House Hunting is Scary Part Trois (three)  

Posted by Heidi in ,

So, yes, that means if you haven’t read parts one and two, you should scroll down and do so, pronto.

About a week after the disaster at the “White House”, The Spouse and I were reading the newspaper, scoping out the homes for rent. I spotted a promising ad, dialed the number and talked to a very nice woman about her rental. I asked if she had a fence because of our dog (not Sugar, the sweet, beautiful hypo-allergenic dog, but Pal, the smartest, best dog who ever lived, part german shepherd part border collie, who needed to stay outside away from allergic moi). It was important to ask about the fence because in places other than California, there are actual homes without actual fences. Naturally, being a dog-lover (Colorado resident, an’ all) she expressed shock and dismay that I would even consider keeping my dog outside, especially since it was nearly October and the cold was coming (little did I know how cold). I attempted to defend myself. She merely hung up but not without first muttering “I feel sorry for your dog, lady”, reminiscent of the time our head moving guy muttered, “You need a bigger house, lady”, or was it, “You have too much stuff, lady”?

I placed a large red X over that ad and continued.

That was when we found it, the ad for the two bedroom home in the desired location and school district. We talked to the nice man (everyone is nice in Colorado. I really mean that. Except for the mean man who beat his dog. Unto death, I believe—see House Hunting is Like Ghost Hunting, Only Scarier) and convinced him to allow us to look at the house even though they had just (as in days ago) bought the place and it was not ready for viewing.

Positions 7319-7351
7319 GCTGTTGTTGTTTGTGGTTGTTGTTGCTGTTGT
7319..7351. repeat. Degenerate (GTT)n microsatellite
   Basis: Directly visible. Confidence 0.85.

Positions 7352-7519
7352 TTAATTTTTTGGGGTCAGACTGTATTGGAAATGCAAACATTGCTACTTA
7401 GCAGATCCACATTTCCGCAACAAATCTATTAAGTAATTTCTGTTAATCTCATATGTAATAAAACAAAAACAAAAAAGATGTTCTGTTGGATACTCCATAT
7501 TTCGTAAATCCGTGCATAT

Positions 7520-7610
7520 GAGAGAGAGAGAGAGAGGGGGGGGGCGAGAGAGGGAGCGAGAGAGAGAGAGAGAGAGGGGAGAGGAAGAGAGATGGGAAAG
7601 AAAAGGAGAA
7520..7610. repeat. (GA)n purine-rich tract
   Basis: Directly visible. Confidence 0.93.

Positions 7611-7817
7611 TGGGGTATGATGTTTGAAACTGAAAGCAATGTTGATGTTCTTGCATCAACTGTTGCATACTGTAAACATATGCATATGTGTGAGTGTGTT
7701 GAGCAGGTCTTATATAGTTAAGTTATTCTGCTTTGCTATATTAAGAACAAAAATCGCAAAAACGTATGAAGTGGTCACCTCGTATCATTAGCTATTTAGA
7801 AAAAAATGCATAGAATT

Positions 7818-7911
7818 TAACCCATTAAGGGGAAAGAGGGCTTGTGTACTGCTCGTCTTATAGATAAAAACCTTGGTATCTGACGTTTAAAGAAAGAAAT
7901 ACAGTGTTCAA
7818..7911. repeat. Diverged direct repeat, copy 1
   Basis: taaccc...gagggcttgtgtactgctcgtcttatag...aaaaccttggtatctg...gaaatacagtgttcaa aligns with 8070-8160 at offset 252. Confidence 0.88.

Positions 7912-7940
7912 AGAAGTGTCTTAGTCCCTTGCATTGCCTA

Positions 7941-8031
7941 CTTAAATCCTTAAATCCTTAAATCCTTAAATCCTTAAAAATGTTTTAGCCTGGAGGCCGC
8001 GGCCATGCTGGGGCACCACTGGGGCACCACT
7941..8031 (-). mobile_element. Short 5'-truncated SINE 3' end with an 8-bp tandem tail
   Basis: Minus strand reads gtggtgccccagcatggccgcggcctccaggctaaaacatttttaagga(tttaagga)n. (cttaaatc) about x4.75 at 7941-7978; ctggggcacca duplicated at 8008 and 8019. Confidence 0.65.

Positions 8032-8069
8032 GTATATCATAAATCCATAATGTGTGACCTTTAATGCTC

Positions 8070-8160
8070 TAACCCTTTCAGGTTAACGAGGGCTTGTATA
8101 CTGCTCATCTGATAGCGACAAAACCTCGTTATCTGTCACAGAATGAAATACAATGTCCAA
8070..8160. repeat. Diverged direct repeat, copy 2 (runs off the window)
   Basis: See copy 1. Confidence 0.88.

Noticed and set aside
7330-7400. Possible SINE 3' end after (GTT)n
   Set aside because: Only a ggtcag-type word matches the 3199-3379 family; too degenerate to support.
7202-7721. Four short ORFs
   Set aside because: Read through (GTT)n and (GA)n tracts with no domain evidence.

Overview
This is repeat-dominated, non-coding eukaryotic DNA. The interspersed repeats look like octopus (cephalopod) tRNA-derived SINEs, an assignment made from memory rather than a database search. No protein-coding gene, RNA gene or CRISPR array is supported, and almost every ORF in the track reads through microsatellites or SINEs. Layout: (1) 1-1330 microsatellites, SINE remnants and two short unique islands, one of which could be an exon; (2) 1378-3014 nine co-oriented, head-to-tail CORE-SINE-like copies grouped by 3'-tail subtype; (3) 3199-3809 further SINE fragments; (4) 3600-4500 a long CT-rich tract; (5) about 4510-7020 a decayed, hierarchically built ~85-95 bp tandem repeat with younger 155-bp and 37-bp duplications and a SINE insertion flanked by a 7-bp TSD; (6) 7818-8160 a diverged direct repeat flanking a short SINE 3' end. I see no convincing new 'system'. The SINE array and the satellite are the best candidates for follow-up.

“Then, er, why did you place an ad in the paper to rent it out?” I dared to ask.

There was a bit of a silence. “That was a mistake. It wasn’t supposed to go in this soon.”

What he meant was that he didn’t expect to get a bite so soon. He hadn’t reckoned on me and The Spouse. We were a force to be reckoned with. For sure.

We went to the house, conveniently located right next door to the nice couple who had just bought it. We liked the house, we liked the couple, we liked the couple’s children and we liked the three foot high chain link fence that would keep our dog contained within the extremely large yard. We also liked the huge front yard complete with a driveway long enough for three cars deep. (I had no concept of what that might mean for me and a shovel.) What we did not like was the 70’s gold shag carpet. When I lifted up one corner of it (every corner, side and seam was extremely liftable) I saw that a gorgeous honey-gold wood floor lay beneath.

Since I have always wanted a wood floor I was very excited and immediately suggested permanently removing the carpet. The owner was a bit hesitant. He wanted to try cleaning the carpet first and see what happened. We agreed and signed the rental agreement, me smug in the sure knowledge that this carpet was unredeemable. I had no doubt Mr. Nice Landlord would soon come round to my way of thinking.

Moving day was about a week away and the phone calls between myself and Mr. NL were not promising. I got a lot of this and that, a lot of hemming and hawing, a lot of ifs and buts. I had no idea what we would find when we got the key; a wood floor, a nice, clean carpet or something that crawled out of the Black Lagoon.

We got the latter. (I bet you guessed right, huh? Leave me a comment at the end of this post if you did. That way we can celebrate. In cyber space.)

It was day one with the key, the rent meter was ticking, the moving van was coming in two days, and the once gold, ratty, old, smelly carpet was now a toxic hazard. It had been “cleaned” the day before (not professionally, I might add) and was still wetter than a correctly cleaned carpet had any right to be. It had, quite literally, been soaked, revealing nearly-bare spots, disintegrated padding and a smell akin to what the Creature (of said Black Lagoon) might use as after shave. (That is, if he dated. Was there a female creature of the Black Lagoon? A fan would know.) (Or Reed.)

I was panic-stricken! How could Mr. NL have done this himself rather than hire a professional? How could he have not called me when he saw that the situation was (clearly!) hopeless? Why wasn’t he answering his door, the one I was pounding on in my panic? (His car was there—he said later that he was out back feeding the dog—sure.) Didn’t he know that the BFF was counting the seconds until we were entirely and permanently gone from her abode?